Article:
In other words, this wasn’t political until Yulín Cruz made it political.  She fired the first shot.  The media, with their relentless coverage of Trump punching back, inadvertently made that crystal clear and undermined their own narrative.

As if to underscore the point, Yulín Cruz talked to CNN’s Anderson Cooper wearing–of all things–a shirt emblazoned with the words “HELP US, WE ARE DYING.”

Unless that’s the name of a punk band that opened up for the Ramones back in ’82, that shirt had to be custom made for the occasion–and, as Twitchy points out with its roundup of #Shirtgate, on an island where almost nobody has power it would be awfully hard to have that printed locally.  That can only mean that Yulín Cruz coordinated that particular stunt with partisans off-island in a deliberate attempt to make the administration look bad.  Nice to know that in the middle of a humanitarian crisis, she has her priorities straight.

Again, something that would have not gotten near the attention had Trump not raised a stink about it.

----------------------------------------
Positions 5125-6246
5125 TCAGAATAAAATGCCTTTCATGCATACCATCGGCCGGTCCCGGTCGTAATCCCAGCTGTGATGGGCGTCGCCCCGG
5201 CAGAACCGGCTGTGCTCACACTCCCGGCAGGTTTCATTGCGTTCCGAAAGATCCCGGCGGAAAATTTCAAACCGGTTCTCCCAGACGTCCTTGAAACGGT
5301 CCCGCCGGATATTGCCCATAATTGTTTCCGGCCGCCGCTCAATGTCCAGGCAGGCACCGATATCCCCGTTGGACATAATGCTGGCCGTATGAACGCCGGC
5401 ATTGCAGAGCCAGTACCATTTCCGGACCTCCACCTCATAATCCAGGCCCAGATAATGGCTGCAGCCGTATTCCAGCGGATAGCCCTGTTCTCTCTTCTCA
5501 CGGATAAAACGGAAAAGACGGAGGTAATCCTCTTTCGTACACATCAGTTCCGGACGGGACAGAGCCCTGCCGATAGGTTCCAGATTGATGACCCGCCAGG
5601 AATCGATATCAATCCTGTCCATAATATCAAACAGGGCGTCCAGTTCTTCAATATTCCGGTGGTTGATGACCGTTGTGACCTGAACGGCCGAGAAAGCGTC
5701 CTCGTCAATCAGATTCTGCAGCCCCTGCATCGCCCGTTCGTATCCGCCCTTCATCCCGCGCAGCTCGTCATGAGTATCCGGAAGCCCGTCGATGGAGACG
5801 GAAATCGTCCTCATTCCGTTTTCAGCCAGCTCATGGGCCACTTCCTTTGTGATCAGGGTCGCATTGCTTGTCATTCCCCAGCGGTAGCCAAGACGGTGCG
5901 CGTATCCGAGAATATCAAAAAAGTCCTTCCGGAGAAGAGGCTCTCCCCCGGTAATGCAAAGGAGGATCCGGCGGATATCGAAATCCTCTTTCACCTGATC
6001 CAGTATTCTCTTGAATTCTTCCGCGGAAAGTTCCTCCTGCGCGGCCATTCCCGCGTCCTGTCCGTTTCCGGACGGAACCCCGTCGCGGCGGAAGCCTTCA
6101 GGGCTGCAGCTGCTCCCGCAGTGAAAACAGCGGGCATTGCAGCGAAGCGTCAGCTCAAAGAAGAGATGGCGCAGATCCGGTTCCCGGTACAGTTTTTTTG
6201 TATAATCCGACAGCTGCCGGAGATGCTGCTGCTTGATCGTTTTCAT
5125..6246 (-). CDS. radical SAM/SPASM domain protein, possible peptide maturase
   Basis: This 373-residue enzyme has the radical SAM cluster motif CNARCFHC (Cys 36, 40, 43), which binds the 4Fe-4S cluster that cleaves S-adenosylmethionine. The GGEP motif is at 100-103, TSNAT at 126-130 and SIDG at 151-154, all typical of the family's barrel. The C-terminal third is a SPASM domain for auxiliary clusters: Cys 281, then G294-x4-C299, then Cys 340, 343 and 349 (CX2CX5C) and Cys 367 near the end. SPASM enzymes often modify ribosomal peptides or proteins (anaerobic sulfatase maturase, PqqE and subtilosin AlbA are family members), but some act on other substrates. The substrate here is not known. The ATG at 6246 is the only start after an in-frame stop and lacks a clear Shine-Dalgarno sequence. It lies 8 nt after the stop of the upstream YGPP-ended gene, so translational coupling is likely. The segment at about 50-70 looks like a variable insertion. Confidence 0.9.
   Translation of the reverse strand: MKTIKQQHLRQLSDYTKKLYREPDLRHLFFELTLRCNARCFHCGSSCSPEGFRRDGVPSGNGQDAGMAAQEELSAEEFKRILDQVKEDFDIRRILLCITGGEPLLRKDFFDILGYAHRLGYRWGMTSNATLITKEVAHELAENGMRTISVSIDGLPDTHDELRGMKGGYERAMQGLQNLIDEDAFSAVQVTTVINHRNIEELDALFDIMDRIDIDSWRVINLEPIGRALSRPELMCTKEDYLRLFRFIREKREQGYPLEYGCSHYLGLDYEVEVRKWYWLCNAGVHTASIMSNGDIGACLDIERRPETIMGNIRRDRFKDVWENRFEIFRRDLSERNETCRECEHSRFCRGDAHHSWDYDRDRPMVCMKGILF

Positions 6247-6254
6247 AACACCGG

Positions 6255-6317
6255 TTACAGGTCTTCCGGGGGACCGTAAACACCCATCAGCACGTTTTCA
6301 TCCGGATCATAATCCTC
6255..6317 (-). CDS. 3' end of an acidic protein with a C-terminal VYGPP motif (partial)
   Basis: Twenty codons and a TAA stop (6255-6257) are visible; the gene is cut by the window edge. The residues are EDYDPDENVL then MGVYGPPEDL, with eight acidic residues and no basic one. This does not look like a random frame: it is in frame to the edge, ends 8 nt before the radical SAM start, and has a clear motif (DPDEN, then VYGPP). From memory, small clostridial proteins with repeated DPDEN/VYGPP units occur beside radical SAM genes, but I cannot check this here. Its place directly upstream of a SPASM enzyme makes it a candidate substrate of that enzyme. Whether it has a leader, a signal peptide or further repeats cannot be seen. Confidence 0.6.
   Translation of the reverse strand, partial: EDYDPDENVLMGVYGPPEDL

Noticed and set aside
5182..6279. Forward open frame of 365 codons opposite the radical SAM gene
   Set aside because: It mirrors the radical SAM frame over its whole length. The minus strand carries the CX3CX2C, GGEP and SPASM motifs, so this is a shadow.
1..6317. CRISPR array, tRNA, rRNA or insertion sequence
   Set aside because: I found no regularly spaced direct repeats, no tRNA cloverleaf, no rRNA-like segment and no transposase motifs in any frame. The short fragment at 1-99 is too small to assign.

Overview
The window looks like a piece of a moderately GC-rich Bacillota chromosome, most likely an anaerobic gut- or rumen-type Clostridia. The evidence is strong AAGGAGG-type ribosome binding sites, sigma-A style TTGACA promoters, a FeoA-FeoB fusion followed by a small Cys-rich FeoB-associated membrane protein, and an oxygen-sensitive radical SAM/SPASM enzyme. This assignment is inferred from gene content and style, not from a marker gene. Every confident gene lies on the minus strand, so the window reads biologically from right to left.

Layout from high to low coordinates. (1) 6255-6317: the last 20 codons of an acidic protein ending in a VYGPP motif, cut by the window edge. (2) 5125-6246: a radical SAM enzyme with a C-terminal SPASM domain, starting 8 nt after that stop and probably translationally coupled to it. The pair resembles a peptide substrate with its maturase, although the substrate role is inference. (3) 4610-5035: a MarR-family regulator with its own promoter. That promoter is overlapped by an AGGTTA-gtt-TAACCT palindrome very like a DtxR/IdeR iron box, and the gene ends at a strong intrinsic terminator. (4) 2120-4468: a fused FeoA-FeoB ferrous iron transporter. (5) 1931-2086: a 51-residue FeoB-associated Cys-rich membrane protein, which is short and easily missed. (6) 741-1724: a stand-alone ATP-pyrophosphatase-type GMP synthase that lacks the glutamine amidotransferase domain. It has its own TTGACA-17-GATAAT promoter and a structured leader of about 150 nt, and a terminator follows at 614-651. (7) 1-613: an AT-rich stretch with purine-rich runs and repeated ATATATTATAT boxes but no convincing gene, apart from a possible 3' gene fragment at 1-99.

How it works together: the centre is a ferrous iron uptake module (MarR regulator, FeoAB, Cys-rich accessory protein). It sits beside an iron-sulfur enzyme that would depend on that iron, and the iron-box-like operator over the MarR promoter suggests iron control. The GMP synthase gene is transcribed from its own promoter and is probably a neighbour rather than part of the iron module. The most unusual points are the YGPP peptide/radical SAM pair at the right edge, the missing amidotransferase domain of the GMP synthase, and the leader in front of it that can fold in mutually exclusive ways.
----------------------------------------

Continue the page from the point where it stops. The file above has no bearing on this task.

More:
• The aid is sitting on the docks in Puerto Rico.  Getting it out to the people–that’s another challenge.  From all accounts, the federal government–and this is probably the first time I’ve ever written this–has been Johnny-on-the-spot in getting its part of the job done.  The docks are filled with supplies.  Nuclear submarines are moored and using their reactors to generate electric power.  Trucks are standing by.  The problem?  Truck drivers aren’t showing up:

Speaking today exclusively and live from Puerto Rico, is Puerto Rican born and raised, Colonel Michael A. Valle (”Torch”), Commander, 101st Air and Space Operations Group, and Director of the Joint Air Component Coordination Element, 1st Air Force, responsible for Hurricane Maria relief efforts in the U.S. commonwealth with a population of more than 3 million. Since the ‘apocalyptic’ Cat 4 storm tore into the spine of Puerto Rico on September 20, Col. Valle has been both duty and blood bound to help.

Col. Valle is a firsthand witness of the U.S. Department of Defense (DoD) response supporting FEMA in Puerto Rico, and as a Puerto Rican himself with family members living in the devastation, his passion for the people is second to none. “It’s just not true,” Col. Valle says of the major disconnect today between the perception of a lack of response from Washington verses what is really going on on the ground. “I have family here. My parents’ home is here. My uncles, aunts, cousins, are all here. As a Puerto Rican, I can tell you that the problem has nothing to do with the U.S. military, FEMA, or the DoD.”